Where are you from?
I was born in Lagos, Nigeria, then later moved to Stevenage, England. I now live in New York with my family.
Why did you choose UB?
I chose UB because of its affordability, engineering facilities, and size. I had just relocated with my family, and I knew UB’s size and diversity would enable me to meet many new people and explore different opportunities.
Why did you choose to go into engineering?
In secondary school, I enjoyed getting involved in technical challenges and robot competitions. Also, math always came as second nature to me, and I had great teachers that taught in a way that made me passionate about the sciences. I enjoy doing things that I am good at, and engineering combined my strengths and interests. I also felt that with engineering, I could explore new challenges every day and stay on my toes.
What do you like most about engineering at UB?
I like the friendships and connections I have formed within the engineering community at UB. It has always been easy to find study groups and like-minded individuals within the community. Upperclassmen are willing to share advice, old textbooks, and tips and tricks to help study. I’ve spoken with professors about my interests, and they provided me opportunities within their lab or elsewhere. For example, when I talked to Dr. Ciprian Ionita, my faculty advisor, about my interest in cardiovascular devices, he allowed me to watch surgeries at the Gates Vascular Institute downtown.
What is your favorite place on campus?
My favorite place on campus is the Biomedical Engineering (BME) building Bonner Hall, which contains BME labs such as the cell culture lab, bioinstrumention lab, and biosignals lab. Bonner Hall also contains the Design Studio and Digital Manufacturing Lab (DML), which house the 3D printers I work with as a member of the 3D printing working group. I also work in the School of Engineering and Applied Sciences Advising office, which is also located in Bonner Hall, on the fourth floor.
What are you working on right now?
I am preparing for graduation by networking with engineers within the medical device manufacturing field. I am also exploring different opportunities in UB to cover any skill gaps in my portfolio. Also, as the treasurer of the UB chapter of the National Society of Black Engineers (NSBE), I am working on club sponsorships to provide funding for the national convention.
What else do you do on campus?
My positions as both an academic tutor and the treasurer of NSBE allow me to give back to underclassman. I also work as a student assistant for Dr. Andrew Olewnik, the Director of Experiential Learning Programs. I have also been a part of the 3D Printing Working Group on campus and have enjoyed taking part in some Women in Science and Engineering (WiSE) events.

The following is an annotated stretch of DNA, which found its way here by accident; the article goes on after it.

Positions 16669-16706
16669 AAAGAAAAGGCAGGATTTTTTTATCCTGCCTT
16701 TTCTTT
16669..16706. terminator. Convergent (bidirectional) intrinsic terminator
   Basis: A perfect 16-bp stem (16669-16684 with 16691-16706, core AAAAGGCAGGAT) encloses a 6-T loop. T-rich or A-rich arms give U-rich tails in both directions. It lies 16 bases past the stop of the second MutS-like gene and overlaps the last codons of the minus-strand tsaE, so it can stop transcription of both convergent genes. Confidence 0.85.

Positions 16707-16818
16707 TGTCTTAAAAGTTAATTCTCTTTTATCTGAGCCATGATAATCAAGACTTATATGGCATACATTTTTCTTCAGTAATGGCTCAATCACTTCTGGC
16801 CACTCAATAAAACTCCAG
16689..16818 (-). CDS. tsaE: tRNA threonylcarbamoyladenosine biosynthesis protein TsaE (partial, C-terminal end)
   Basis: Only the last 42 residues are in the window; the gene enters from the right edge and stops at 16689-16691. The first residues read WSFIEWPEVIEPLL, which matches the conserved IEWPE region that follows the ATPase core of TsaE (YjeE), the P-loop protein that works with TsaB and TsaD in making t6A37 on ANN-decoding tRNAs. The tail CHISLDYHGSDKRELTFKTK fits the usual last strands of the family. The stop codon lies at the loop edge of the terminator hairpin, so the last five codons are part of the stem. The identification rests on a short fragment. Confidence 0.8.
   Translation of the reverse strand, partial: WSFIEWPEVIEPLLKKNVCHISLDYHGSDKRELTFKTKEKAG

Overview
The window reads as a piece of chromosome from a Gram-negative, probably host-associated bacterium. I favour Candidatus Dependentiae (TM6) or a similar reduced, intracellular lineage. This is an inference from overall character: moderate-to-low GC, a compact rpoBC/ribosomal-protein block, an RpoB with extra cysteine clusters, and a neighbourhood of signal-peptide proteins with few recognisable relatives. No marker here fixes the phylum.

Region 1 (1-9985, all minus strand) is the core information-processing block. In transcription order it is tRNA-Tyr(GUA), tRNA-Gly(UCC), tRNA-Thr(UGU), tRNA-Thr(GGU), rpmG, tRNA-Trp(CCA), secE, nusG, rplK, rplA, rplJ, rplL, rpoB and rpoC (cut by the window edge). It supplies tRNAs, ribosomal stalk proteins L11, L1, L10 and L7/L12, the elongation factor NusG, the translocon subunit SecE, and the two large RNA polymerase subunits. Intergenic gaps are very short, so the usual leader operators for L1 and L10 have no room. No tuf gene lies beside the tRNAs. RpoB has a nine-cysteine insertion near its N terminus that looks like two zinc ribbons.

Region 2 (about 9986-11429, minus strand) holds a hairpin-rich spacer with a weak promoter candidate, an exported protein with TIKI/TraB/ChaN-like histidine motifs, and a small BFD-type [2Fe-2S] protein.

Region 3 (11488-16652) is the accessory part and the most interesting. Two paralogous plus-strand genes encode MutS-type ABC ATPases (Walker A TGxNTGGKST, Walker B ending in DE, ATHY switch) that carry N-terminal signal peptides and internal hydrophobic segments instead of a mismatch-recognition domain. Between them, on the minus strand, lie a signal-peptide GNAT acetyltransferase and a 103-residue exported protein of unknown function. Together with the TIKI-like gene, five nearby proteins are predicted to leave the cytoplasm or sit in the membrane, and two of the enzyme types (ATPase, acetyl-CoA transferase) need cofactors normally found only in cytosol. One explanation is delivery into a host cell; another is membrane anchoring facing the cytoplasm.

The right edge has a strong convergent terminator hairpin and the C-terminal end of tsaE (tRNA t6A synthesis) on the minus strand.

What motivated you to get involved in NSBE, the National Society of Black Engineers?
Before I joined NSBE, I felt the impact of lack of representation in my classrooms and engineering panel events. From the first meeting, I was exposed to such a determined and professional group of engineers, I wanted to join and learn as much as I could from them. Joining NSBE reignited my motivation and through the connections I made in the club, I was able to learn and feel more confident going after industry positions.
What have you done that you are most proud of?
I worked in a team of three to compete in the virtual D’Youville Healthcare Hackathon Competition in fall of 2020. Over a week, we worked on the project, put together a presentation and proposed a solution to target access to healthcare. We won 1st place. Read more on the competition here!
What are you passionate about?
I am passionate about global access to healthcare. I want to be part of the design and development process of practical, affordable, and accessible medical devices.
Has there been a particular faculty or staff member that has been formative during your time at UB, and how so?
I have worked with Dr. Andrew Olewnik for two years and have learned a lot from him. I attended a project management workshop he led, where he identified skills and practices required to tackle a real-world undefined problem vs. a defined problem given by a professor. I also learned about some fundamental engineering principles and jargon that I’ve successfully mentioned during interviews. As his student assistant, I have learned from his professionalism and well-organized emails and have implemented these observations into my methods.
What are your future plans?
I plan to work for a company that manufactures cardiovascular devices as a sustaining R&D engineer. I have an internship lined up for summer 2021, but I am also applying to full-time roles and grad schools.
What is your advice for prospective students?
GET INVOLVED! The University at Buffalo is a large institution with a lot of opportunities to offer. It’s okay not to know what you want to do coming in as a freshman, but the more you talk to people, the more you know what is available to you, and the more you get involved, the more you will know what you enjoy doing.
Boluwatife Ibitayo received the 2020 Professor Howard Strauss Memorial Scholarship from the UB Engineering and Applied Sciences Alumni Association (UBEAA).